Photo: iStock
Photo: iStock

No tax implication for NRIs buying a car in India

Car can be purchased in India by making withdrawals from non-resident external (NRE) account

I am an NRI living in Abu Dhabi. I want to buy a vehicle in India for my son who is studying there. I will be using funds from my non-resident external (NRE) account. What will be the tax implication if the car is in my name?

—Meghna Sharma

Withdrawals from NRE account can be made in Indian currency. You can also purchase a car in India by making withdrawals from your NRE account. There is no tax implication of buying a car in India for you. However, if you are filing a tax return in India and your total income in this tax return exceeds 50 lakh, you’ll be required to report your assets and liabilities in India. This car will then be reported under movable assets (vehicles).

I returned to India in 2017 after three years as an NRI and earned salary abroad. I filed my returns in India during those three years for income, interest and rental earned in India. For salary paid in US dollars, I paid my tax abroad. Savings accrued in my NRO/NRE account was converted into domestic account in 2017 when I returned to resident status and my started earning in India. How is the interest earned on the money accrued for 2018-19 be treated? During NRI status, interest earned was totally exempt. Also, if I had accumulated 20 lakh through my NRI earnings, how would this deposit’s interest be treated?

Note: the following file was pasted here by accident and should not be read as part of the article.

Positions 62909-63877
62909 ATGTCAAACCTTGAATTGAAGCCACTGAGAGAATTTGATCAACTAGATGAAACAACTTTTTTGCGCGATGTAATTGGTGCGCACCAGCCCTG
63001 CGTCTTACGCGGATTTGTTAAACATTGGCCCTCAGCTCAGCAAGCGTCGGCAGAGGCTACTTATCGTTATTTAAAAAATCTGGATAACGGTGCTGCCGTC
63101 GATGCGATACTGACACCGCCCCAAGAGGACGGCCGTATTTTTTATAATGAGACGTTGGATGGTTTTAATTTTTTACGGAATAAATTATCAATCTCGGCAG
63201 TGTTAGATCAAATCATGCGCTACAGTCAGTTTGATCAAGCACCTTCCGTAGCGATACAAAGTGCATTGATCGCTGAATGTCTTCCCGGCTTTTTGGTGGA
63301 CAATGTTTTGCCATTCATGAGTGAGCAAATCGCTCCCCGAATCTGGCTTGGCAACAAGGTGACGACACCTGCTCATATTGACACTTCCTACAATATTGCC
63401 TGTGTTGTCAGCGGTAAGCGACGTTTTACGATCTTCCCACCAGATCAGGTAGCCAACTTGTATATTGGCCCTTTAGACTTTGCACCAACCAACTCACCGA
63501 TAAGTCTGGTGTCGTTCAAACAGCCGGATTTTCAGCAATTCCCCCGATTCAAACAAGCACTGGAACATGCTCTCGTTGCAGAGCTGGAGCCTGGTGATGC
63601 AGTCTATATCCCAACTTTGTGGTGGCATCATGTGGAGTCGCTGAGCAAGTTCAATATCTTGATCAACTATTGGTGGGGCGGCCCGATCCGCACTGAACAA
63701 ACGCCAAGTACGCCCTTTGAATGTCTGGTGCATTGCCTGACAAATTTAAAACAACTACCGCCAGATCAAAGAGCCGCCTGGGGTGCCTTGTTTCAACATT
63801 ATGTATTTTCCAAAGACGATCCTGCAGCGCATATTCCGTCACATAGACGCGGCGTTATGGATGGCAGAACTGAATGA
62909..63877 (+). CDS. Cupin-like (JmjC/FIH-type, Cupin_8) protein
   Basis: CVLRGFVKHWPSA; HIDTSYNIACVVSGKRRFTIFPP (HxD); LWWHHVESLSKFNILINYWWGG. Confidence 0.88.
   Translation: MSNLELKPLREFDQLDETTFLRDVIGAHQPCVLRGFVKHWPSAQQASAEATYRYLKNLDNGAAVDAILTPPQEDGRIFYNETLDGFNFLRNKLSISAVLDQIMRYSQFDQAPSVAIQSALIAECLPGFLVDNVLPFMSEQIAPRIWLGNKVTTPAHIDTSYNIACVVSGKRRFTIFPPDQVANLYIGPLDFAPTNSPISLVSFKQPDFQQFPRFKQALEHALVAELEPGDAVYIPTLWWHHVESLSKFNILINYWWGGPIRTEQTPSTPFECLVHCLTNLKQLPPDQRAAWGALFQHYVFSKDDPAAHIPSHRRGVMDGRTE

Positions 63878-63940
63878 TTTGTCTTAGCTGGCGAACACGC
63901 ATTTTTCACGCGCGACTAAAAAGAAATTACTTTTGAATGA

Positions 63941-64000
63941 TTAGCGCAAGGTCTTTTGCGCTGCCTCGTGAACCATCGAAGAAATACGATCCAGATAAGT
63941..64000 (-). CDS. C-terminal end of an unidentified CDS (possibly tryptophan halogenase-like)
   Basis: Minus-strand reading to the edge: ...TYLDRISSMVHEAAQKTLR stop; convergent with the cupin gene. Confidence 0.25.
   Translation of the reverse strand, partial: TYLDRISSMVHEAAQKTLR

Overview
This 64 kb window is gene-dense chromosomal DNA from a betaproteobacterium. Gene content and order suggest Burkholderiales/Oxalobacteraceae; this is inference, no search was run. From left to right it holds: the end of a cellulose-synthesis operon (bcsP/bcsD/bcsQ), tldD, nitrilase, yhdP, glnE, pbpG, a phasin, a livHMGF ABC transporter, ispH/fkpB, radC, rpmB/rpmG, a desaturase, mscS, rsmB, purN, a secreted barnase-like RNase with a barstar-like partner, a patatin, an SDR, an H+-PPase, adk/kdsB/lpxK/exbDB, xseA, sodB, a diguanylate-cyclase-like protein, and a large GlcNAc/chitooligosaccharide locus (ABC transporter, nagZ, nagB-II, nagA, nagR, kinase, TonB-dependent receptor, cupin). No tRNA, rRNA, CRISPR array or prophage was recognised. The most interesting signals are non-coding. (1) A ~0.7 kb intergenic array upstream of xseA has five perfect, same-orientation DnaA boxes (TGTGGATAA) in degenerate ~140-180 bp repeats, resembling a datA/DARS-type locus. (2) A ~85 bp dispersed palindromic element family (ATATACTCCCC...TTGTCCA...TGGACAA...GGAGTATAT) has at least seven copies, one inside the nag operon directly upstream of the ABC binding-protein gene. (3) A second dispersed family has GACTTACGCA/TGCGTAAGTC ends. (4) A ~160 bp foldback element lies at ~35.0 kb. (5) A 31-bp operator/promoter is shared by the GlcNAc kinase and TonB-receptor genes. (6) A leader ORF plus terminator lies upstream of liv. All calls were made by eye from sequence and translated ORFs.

—Sivasubramanian

To identify how income earned by you will be taxed, it’s essential to find out your residential status for each financial year in question.

To be a resident of India for tax purposes, you must meet any of the following conditions and both the additional conditions:

Conditions: a) you are in India for 182 days or more in the financial year (FY); or b) you are in India for 60 days or more in the FY and 365 days or more in the four FYs immediately preceding the relevant FY.

Additional conditions: you are resident in India in two of the 10 FYs immediately preceding the relevant FY; and you are in India in the seven years immediately preceding the relevant FY for 729 days or more.

If you do not meet any of the first set of conditions, you would be an NRI. If you meet any of the first set of conditions but do not meet the additional conditions, you would be resident but not ordinary resident (RNOR) in India.

You must use the above to identify your residential status for FY 2017-18 and FY 2018-19. For an NRI or an RNOR, only the income earned in India is taxed in India. Whereas for a resident, entire income earned anywhere in the world is taxable in India.

Due to RBI rules on non-resident accounts, such accounts must be converted to resident accounts immediately upon your return to India for good. When this happens, the interest earned on NRE accounts is no longer exempt. Therefore, for the financial year of your return and thereafter, the interest income earned by you shall be taxable in India. Any accumulations to your account will earn interest and this interest income will be taxable in India.

Archit Gupta is founder and chief executive officer, ClearTax. Queries at mintmoney@livemint.com

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